Embarking on our existential journey requires us to be prepared to be touched and shaken by what we find on the way and to not be afraid to discover our own limitations and weaknesses, uncertainties and doubts. It is only with such an attitude of openness and wonder that we can encounter the impenetrable everyday mysteries, which take us beyond our own preoccupations and sorrows and which by confronting us with death, make us rediscover life.*
My advice for the journey:
Love yourself and love others.
Look bravely at your faults and imperfections.
Better them as much as you can.
Forgive yourself for what you can’t.
Forgive yourself for not being who you can’t be.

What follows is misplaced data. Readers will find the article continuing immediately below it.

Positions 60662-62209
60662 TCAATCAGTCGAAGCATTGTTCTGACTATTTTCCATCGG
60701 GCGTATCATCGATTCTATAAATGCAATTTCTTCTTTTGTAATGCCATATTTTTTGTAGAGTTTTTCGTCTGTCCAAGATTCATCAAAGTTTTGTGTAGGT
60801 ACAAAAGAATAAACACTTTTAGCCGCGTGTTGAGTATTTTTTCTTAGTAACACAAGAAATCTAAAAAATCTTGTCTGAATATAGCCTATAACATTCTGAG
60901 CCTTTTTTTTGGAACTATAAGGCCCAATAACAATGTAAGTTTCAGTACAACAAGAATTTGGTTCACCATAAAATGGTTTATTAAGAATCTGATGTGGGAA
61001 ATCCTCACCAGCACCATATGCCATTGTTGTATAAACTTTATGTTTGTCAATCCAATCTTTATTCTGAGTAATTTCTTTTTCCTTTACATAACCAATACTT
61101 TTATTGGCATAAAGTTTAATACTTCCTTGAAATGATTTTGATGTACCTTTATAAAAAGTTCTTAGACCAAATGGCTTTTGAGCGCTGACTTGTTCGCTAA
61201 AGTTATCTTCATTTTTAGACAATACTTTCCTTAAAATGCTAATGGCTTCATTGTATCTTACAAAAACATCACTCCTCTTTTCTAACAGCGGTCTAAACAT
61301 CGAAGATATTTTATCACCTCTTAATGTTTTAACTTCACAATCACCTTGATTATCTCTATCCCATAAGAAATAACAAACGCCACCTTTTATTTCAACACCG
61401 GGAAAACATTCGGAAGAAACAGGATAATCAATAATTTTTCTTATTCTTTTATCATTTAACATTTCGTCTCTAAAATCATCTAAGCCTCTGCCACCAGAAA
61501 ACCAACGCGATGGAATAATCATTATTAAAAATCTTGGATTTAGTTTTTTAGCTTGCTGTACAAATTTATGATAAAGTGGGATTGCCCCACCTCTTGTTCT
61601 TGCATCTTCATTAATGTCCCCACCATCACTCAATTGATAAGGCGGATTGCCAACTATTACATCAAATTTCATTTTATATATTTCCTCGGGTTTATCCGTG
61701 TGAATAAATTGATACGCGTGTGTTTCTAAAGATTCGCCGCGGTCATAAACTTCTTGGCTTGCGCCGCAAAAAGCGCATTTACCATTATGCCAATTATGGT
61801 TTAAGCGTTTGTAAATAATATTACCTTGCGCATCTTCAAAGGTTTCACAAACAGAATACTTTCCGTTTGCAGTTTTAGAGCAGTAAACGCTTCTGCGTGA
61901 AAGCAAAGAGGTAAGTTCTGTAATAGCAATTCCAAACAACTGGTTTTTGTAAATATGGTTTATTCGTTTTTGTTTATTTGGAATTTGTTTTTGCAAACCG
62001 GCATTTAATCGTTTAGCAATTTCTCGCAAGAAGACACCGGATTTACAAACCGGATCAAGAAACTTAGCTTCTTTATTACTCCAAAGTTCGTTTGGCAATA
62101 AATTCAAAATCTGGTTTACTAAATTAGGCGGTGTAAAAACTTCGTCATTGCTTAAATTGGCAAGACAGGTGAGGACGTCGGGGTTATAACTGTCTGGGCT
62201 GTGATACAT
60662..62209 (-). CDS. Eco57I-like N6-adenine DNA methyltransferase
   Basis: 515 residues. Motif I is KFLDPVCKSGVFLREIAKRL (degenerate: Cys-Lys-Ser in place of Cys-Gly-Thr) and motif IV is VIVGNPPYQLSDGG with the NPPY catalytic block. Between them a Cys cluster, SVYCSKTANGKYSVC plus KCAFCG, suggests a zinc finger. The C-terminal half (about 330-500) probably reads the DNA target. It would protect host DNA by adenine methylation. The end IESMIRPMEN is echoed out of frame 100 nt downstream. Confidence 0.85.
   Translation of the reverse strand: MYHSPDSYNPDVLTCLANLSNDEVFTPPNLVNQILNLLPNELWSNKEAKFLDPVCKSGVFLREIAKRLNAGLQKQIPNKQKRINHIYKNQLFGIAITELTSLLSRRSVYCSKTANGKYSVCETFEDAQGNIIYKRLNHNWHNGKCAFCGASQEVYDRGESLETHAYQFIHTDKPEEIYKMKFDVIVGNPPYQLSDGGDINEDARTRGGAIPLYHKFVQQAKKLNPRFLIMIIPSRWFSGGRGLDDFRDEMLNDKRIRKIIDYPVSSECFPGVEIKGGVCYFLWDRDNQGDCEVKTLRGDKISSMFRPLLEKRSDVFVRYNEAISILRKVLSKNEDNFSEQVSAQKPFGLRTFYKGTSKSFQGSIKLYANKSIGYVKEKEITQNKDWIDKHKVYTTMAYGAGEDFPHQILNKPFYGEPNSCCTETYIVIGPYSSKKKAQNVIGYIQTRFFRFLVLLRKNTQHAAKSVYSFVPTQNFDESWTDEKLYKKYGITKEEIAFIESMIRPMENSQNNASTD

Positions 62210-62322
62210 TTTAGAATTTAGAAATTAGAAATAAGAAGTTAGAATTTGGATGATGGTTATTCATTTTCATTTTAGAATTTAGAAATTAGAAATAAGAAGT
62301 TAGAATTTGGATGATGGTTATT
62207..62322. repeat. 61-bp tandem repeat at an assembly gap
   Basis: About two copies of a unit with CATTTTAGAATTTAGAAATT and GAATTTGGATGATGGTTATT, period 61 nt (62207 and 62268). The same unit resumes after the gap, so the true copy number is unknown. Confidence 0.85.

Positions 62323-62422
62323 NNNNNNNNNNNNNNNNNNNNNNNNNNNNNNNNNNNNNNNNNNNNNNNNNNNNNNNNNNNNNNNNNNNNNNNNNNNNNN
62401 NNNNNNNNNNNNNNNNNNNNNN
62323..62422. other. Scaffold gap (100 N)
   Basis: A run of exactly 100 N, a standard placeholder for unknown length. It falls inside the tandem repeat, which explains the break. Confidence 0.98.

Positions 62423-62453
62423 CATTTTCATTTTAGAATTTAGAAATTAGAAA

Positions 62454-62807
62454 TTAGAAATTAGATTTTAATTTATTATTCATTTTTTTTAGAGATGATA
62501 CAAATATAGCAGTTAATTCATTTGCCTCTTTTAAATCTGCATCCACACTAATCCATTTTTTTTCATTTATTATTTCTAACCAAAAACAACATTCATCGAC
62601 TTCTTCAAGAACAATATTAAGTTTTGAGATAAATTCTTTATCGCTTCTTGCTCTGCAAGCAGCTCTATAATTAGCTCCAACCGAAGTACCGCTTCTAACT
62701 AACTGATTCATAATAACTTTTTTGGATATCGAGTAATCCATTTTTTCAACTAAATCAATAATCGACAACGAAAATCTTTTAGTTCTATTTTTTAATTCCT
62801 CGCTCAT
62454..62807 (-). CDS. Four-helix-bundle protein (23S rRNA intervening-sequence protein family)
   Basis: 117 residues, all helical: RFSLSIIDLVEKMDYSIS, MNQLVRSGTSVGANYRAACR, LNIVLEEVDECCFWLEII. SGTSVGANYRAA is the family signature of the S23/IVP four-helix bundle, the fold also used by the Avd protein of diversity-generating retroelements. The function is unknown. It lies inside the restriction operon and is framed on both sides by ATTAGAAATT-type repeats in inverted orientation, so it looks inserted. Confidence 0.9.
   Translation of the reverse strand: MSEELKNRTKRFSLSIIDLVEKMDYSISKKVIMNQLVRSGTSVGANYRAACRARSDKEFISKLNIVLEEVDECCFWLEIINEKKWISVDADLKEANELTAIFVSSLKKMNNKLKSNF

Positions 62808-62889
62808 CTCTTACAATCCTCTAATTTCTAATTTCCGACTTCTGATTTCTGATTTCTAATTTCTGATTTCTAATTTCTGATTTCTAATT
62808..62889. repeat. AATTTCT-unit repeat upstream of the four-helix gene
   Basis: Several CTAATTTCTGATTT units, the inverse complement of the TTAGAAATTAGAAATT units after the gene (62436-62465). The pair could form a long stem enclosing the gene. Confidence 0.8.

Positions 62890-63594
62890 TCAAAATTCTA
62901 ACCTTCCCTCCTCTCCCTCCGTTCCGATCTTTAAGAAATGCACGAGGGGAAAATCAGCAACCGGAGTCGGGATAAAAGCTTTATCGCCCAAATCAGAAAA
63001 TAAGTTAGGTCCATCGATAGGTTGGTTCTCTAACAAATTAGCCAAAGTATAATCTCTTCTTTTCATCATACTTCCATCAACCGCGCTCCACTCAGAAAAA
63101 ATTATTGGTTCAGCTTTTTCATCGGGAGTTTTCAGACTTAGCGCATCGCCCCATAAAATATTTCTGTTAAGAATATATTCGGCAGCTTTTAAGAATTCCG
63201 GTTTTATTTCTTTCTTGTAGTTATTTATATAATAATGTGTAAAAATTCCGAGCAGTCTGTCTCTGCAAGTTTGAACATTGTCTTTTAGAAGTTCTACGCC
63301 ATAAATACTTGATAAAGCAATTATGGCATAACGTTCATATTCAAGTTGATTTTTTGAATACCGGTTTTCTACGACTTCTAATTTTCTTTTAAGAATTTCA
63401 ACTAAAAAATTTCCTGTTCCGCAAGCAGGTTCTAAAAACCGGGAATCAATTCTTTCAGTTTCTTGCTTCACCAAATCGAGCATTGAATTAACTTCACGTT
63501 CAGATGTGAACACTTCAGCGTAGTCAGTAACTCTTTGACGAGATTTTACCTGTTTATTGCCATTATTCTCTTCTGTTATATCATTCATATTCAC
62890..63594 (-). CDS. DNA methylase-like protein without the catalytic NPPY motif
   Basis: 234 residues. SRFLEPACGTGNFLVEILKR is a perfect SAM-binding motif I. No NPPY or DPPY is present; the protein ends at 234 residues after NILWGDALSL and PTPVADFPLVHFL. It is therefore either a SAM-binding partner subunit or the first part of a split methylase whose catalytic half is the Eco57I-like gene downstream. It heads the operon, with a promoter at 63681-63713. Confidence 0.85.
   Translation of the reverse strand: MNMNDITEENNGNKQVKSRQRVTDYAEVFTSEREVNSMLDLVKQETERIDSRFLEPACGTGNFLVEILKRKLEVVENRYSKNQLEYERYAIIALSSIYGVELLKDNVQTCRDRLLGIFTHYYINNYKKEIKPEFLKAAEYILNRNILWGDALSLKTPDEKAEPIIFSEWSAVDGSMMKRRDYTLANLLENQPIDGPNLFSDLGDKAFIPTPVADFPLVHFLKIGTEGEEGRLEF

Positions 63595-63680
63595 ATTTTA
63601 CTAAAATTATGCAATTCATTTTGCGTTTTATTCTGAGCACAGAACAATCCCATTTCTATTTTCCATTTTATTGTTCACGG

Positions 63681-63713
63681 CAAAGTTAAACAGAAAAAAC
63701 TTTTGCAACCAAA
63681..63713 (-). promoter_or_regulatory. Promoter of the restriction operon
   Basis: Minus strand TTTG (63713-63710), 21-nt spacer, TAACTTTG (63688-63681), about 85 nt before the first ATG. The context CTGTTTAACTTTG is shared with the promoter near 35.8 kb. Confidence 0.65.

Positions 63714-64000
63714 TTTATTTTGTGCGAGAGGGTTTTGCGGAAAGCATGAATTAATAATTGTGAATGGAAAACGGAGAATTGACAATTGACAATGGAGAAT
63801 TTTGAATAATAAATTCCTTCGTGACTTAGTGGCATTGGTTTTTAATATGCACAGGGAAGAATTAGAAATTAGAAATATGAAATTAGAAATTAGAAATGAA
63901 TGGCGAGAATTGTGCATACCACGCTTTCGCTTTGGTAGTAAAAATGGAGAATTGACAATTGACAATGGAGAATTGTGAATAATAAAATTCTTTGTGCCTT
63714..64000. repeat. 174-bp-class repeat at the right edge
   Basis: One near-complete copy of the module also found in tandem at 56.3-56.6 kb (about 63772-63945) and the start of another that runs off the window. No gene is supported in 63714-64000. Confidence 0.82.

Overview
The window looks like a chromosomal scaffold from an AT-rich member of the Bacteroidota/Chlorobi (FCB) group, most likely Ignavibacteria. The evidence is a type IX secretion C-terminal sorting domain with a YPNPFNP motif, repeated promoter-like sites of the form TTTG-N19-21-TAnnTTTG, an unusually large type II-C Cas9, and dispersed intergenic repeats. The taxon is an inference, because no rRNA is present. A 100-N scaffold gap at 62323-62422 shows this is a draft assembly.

Work hard to be the person you can.
Learn and grow from your sufferings and transform them into blessings.
Be open to amazement.
Know the wonder of your being,
far less than a fraction of a fraction of the physical universe
in a fleeting moment within infinity
possessing infinite worth and godly potential.
Buber teaches that you are the only you that has ever been or will ever be.
But you won’t be for long.
It is said that the way that “Satan” brings misery in the world is by whispering in everyone’s ear, “There is always time. There is always time.”
Trust me, friends. There ain’t.
So hurry up! – DBR
*Deurzen, E., van. (2010). Everyday mysteries: A handbook of existential psychotherapy (2nd ed). London: Routledge, p. 5.